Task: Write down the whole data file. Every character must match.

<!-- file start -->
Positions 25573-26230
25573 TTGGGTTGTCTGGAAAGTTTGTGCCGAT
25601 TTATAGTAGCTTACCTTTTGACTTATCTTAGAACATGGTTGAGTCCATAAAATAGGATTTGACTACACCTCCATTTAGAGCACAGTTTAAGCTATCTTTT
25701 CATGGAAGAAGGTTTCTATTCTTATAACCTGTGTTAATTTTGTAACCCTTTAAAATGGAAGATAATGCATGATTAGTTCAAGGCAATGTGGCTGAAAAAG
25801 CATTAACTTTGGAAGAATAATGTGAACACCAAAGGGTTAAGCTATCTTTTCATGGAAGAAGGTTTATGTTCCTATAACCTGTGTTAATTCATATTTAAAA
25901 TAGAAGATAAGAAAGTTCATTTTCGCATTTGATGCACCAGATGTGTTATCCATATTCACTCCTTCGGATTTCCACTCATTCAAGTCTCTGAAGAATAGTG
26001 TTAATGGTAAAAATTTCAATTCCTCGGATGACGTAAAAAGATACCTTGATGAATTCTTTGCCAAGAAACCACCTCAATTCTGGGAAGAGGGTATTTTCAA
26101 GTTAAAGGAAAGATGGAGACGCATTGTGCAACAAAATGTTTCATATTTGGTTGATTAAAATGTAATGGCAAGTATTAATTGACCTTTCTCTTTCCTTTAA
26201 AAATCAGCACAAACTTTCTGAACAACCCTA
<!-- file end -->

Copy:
Positions 25573-26230
25573 TTGGGTTGTCTGGAAAGTTTGTGCCGAT
25601 TTATAGTAGCTTACCTTTTGACTTATCTTAGAACATGGTTGAGTCCATAAAATAGGATTTGACTACACCTCCATTTAGAGCACAGTTTAAGCTATCTTTT
25701 CATGGAAGAAGGTTTCTATTCTTATAACCTGTGTTAATTTTGTAACCCTTTAAAATGGAAGATAATGCATGATTAGTTCAAGGCAATGTGGCTGAAAAAG
25801 CATTAACTTTGGAAGAATAATGTGAACACCAAAGGGTTAAGCTATCTTTTCATGGAAGAAGGTTTATGTTCCTATAACCTGTGTTAATTCATATTTAAAA
25901 TAGAAGATAAGAAAGTTCATTTTCGCATTTGATGCACCAGATGTGTTATCCATATTCACTCCTTCGGATTTCCACTCATTCAAGTCTCTGAAGAATAGTG
26001 TTAATGGTAAAAATTTCAATTCCTCGGATGACGTAAAAAGATACCTTGATGAATTCTTTGCCAAGAAACCACCTCAATTCTGGGAAGAGGGTATTTTCAA
26101 GTTAAAGGAAAGATGGAGACGCATTGTGCAACAAAATGTTTCATATTTGGTTGATTAAAATGTAATGGCAAGTATTAATTGACCTTTCTCTTTCCTTTAA
26201 AAATCAGCACAAACTTTCTGAACAACCCTA